On being spoiled, the longest day of the year, and Michigan

I am completely spoiled. In a couple of weeks, we will throw our swimsuits and a few extra clothes in a suitcase and fly off to northern Michigan for a family reunion. Frankfort is a small beach town that sits on the shore of Lake Michigan about an hour from Traverse City. Summers there are hot, usually dry, and pretty much blissful. This will be our family’s fourth time to venture there to reunite with my husband’s family.

Family time can be tricky. Being in neutral (and beautiful) territory makes it as good as it gets. The folks splurge for a suite for each family; we cook a little, eat out some, and trek down to the 4-block downtown stretch to get donuts whenever we feel like it. With hours of instant beach entertainment for any age, it is hard to go wrong. Just in case it rains, there is an inside swimming pool. It is luxury and this is why I say I am spoiled.

When my “family of origin” (as I called them in graduate school) took vacations, it meant packing up the camper and heading for some obscure camp ground in Idaho or Montana. It was always quite the exciting ordeal. Now that I am a mom, I have awe at how hard my mother worked to make it happen.

In addition to cleaning out the camper that had sat dormant all year, she cooked up a storm. Puffy golden raisin cookies, lemon jello cake, and always something chocolate. She stuffed those tiny wooden cupboards with pasta, hamburger helper, pancake mix, crackers, chips, plastic-covered american cheese slices, and a few veggies. She froze chunks of meat and put it in the ice box with frozen milk cartons substituted with water. We only had to stop for food occasionally – and we could have as much Pop Shoppe pop as we wanted.

We had some great adventures in that big orange truck and camper. I remember being fascinated with snails when we did a trip to the Oregon Coast. Sadly, our first pet snail escaped in the camper and we never found it. And there was the sparkling micah in Montana’s Garnet Creek. There was also the plastic back scratcher I brought back as a souvenir from Glacier National Park. These are some of my best family memories. To this day, I can see my dad sitting out side with a CENEX hat on, rain dripping off the brim while he stoked a smoldering fire.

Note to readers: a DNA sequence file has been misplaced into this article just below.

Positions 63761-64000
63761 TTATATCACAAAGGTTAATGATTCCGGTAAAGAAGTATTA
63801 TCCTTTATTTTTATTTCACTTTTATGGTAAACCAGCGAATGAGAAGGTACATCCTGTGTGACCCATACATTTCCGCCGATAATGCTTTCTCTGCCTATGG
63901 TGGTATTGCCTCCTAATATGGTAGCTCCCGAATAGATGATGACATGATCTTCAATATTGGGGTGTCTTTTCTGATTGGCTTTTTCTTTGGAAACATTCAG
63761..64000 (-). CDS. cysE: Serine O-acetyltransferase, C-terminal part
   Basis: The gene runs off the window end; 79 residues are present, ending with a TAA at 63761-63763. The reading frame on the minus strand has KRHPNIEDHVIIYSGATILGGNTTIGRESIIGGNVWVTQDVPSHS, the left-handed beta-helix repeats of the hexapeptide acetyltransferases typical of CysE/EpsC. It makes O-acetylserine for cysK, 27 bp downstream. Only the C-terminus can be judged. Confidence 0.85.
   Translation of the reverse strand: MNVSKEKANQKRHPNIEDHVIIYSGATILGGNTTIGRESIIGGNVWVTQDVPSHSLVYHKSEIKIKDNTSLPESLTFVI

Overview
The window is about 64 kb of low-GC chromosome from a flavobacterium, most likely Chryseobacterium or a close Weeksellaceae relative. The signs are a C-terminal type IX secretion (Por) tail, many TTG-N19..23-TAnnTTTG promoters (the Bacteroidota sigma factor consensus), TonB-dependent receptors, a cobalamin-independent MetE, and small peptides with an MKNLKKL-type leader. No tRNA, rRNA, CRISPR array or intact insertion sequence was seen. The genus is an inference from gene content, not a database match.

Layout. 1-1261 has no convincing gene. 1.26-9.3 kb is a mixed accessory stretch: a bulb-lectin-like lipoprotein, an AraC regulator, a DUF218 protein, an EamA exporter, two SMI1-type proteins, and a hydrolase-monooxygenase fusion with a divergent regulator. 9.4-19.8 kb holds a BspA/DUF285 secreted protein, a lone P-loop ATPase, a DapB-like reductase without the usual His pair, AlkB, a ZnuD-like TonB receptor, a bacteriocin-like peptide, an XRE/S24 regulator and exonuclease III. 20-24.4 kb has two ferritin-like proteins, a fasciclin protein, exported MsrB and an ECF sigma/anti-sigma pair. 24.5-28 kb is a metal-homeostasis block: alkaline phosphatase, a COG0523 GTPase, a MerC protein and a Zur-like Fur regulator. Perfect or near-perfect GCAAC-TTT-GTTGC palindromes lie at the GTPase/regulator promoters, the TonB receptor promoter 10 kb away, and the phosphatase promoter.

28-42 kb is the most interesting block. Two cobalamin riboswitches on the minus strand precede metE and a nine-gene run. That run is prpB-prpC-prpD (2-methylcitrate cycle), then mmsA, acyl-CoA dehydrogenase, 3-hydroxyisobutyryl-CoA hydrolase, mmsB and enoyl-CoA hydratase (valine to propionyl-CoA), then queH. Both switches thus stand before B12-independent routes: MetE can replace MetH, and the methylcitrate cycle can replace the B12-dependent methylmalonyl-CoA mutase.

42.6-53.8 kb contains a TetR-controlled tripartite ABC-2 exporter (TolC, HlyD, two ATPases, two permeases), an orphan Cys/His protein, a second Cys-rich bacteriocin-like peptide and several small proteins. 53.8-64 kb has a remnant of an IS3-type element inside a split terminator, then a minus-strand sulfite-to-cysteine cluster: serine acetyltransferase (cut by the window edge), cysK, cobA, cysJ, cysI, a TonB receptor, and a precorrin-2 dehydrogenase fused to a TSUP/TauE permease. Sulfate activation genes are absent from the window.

These were really important times for me to get a sense of family. We weren’t the kind of family that had a ton of fun together (at least I didn’t think so.) But, we were really good at just being with each other watching tv or eating dinner. When we went camping, something was suspended between us. Sure, there was the predictable sibling bickering, but there was something in the creating of fires, sleeping all crammed into a camper, and carrying sloshing buckets of water to wash dishes in that must have helped me feel bonded to them. Then again, maybe it was just all of those kerosene fumes.

Whatever it was, it cemented to me the importance of having times away together. I hope you are creating similar memories with your family, whether it is around a camp fire, sitting by a pool, or having a picnic together.

Today is the longest day of the year. More possible moments of meaning-making with those that matter to you most. Make yourself happy – plan something!

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One Response to On being spoiled, the longest day of the year, and Michigan

  1. I agree. I don’t know how my mom supplied us for a whole month on a boat – packing the station wagon with all those boxes of food – making all those awesome sandwiches. (Dad would buy cases of canadian beer for a month – that was his contribution. Oh yeah, and he drove). We’ve been living trailor now for 3 weeks. Different being a parent. Yet I valued those yearly treks as a kid.

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